In the past month, Koodo mobile had a sale on the recertified Nexus 4 for $150 pre-taxes, so I finally pulled the trigger for an upgrade. I had been using the Galaxy Nexus for 1.5 years, having purchased it from Rogers when I switched to Wind mobile.
In short, when buying a new Android phone in 2014:
- Look for 2GB of RAM or more
- Buy from a major manufacturer, and be sure to check the disk speed (read and write)
- Get a newer model with a power efficient chipset
On paper, the Galaxy Nexus still has mid range specs: the second greatest version of Android with 4.3 Jellybean, had a 720p HD display at 4.65″, 1 GB of RAM, and a CPU/GPU that is on par with regards to performance. It would appear to be very close to the likes of the Moto G, which has rave reviews and has been gaining popularity because of its attractive price point of about $200 for the 16GB variant. What gives?
The Galaxy Nexus was a great phone for its time, but it had some glaring flaws. For me personally, what drove me to ultimately upgrade was:
- Lag, lag everywhere… Despite having all the right specs on paper, I was experiencing significant lag everywhere despite being pretty light on the phone.
- Battery life wasn’t enough for my usage patterns… I couldn’t make it through a workday without having to recharge my phone.
- Discontinued support… Grim outlook for 1 or 2 improving significantly in the near future
Let me explain…
- Lag: On a smartphone, in addition to making phone calls, you expect to be using Internet connected services. Those services run in the background and consume resources on the device. Android has come a long way since its conception, where the first device shipped with 100MB of available RAM. Now when it comes to the Galaxy Nexus, it may sound like 1GB has to be enough, increasing the amount by 10 times over the span of just 4 years. Unfortunately, this isn’t the case with the operating system consistently consuming more than half of what’s left. Out of the box, a portion of this memory is usually reserved for hardware components, notably the GPU, the radio baseband, and the camera – around 300MB worth. Now this number ranges depending on the device, but on the Galaxy Nexus, it was crippling the device performance with other services running on the phone. Once the phone starts running out of RAM, it actually has to work to remove things from RAM in order to keep doing what it’s supposed to. This process, called garbage collection, is one of the key contributors to stuttering in Android. The second contributor is – if applications can remain in RAM in a ‘standby’ state, they will be launched faster than if they had to be launched from scratch from a ‘cold boot’ from the disk, because RAM is much much faster than the disk memory. This means that this process is dependent on how fast the device can read from the disk memory. Unfortunately for the Galaxy Nexus, the disk memory is magnitudes slower than what its supposed to be, leading more more lag. On newer devices from major manufacturers such as Samsung, they make sure that the disk memory is quick enough. The same cannot be said for the likes of Huawei or no name brands. Despite Android 4.4 KitKat having lower requirements for RAM, I do not recommend any less than 2GB of RAM on a new smartphone, or it is guaranteed to be a mediocre experience.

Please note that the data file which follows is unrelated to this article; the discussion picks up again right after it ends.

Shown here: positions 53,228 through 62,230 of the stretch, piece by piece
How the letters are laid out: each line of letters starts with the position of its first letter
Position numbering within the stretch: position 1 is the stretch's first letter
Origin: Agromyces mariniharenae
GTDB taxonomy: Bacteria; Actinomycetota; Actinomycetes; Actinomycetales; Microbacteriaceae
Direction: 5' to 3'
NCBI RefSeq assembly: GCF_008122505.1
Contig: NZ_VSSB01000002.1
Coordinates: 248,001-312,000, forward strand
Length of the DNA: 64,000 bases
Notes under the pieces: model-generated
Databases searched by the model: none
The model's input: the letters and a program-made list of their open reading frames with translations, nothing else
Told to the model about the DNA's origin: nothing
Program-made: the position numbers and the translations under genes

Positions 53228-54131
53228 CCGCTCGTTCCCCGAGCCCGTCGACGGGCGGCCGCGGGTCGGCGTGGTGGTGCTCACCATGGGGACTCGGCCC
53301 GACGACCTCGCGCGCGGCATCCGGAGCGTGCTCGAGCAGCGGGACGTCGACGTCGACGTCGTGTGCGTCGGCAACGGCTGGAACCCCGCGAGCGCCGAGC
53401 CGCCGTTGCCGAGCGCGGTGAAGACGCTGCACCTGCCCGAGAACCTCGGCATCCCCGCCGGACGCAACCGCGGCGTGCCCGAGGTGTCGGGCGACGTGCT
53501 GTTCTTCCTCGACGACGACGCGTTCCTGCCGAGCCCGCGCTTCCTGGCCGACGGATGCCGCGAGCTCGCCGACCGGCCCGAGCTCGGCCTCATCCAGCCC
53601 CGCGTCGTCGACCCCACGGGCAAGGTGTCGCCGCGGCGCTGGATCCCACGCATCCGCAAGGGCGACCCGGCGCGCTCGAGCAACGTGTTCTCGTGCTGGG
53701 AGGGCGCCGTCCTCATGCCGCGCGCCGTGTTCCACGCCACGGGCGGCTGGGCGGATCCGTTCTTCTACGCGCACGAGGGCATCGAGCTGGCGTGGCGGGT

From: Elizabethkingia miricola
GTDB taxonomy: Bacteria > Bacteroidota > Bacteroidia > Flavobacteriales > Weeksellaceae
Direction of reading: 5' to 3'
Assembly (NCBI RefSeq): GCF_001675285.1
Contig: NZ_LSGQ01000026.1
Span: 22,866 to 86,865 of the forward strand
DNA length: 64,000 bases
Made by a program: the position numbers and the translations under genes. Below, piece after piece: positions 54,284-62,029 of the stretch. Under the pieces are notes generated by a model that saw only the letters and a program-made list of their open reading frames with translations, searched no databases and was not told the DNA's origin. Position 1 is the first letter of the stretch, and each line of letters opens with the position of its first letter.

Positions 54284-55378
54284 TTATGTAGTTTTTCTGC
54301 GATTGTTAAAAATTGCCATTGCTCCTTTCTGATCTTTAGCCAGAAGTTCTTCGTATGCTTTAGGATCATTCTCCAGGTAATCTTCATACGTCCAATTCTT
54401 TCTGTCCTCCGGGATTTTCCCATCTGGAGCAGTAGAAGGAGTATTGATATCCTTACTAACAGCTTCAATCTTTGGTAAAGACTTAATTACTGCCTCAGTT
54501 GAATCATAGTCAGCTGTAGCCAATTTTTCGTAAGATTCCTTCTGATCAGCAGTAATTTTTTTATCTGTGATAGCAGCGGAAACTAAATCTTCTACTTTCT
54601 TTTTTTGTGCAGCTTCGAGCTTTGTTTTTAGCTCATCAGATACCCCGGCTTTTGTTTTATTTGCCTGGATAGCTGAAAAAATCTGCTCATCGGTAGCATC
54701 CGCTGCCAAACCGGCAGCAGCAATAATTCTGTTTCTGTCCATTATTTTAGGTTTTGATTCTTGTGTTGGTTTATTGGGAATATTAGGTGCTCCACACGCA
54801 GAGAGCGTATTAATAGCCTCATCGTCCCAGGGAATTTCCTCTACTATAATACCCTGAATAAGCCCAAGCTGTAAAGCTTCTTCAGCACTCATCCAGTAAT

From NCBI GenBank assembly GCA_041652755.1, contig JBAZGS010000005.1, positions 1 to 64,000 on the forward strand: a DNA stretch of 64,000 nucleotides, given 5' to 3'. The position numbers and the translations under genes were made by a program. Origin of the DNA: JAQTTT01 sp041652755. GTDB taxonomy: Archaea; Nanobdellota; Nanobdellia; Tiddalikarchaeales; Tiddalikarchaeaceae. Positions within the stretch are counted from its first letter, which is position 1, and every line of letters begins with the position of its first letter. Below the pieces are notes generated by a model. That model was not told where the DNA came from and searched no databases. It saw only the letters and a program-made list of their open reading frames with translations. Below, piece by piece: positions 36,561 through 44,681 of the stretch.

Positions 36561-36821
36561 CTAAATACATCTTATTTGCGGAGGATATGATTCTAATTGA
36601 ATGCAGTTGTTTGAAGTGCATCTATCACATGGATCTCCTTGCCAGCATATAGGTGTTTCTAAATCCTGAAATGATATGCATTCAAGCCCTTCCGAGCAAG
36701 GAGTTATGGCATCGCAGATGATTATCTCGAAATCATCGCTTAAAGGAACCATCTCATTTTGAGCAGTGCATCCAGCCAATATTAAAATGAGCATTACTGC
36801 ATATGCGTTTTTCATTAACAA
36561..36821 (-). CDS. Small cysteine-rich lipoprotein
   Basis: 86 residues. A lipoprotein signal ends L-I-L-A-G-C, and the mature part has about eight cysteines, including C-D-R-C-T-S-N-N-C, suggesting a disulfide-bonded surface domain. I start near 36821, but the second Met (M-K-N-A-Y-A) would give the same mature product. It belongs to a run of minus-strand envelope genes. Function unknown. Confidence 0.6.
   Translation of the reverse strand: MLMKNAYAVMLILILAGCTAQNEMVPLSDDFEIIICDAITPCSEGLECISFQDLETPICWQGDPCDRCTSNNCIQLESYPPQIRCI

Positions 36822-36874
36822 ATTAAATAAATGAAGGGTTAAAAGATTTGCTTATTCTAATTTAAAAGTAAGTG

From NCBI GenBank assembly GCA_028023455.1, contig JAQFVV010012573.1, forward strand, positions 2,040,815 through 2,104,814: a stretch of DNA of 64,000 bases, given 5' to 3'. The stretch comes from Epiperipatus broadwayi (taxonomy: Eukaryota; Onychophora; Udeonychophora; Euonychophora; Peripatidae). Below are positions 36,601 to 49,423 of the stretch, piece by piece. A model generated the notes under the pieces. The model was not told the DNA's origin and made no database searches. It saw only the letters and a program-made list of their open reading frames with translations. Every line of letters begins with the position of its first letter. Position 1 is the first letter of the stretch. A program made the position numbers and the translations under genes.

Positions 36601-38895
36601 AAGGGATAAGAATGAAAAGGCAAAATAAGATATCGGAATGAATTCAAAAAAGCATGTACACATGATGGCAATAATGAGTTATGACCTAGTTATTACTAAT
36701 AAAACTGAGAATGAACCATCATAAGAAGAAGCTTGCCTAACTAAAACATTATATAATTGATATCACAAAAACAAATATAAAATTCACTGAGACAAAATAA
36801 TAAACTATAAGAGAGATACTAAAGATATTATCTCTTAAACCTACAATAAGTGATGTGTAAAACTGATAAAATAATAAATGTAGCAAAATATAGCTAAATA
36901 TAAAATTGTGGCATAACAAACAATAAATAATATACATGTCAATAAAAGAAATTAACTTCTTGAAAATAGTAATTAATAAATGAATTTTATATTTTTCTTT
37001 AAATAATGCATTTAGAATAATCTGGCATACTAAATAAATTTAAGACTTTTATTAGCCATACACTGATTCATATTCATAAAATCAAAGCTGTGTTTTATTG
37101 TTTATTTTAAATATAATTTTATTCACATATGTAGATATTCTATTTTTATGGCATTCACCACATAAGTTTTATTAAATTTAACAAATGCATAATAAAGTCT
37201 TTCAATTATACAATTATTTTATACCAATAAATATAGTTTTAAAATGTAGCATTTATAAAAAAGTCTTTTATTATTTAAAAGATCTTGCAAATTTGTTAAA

- Battery: While this isn’t a published spec, the Galaxy Nexus has a less power efficient package that results in an average of 1.5 hours of screen-on time in most scenarios. Smartphones in 2014 typically are capable of at least double this figure, but this is not a published spec. It is good to check review sites such as AnandTech for the WiFi browsing time, 4G browsing time, and 3G browsing time for the specific device. Newer models have newer chipsets, which are much more power efficient than older models. It is useful to know what chipset was released in the last while to know the difference. Or you can just go with a huge battery, but that also means you will end up with a bulkier device.
- Support: The Galaxy Nexus runs off a Texas Instrument CPU/GPU combination. Texas Instruments’ mobile division had gone belly up, meaning that there is no more software support from the manufacturer. Google stops their commitment for upgrading their software after 18 months. This means that the hardware issues in #1 and #2 will no longer improve with some sort of software fix. Here’s a good diagram by HTC (http://www.htc.com/us/go/htc-software-updates/).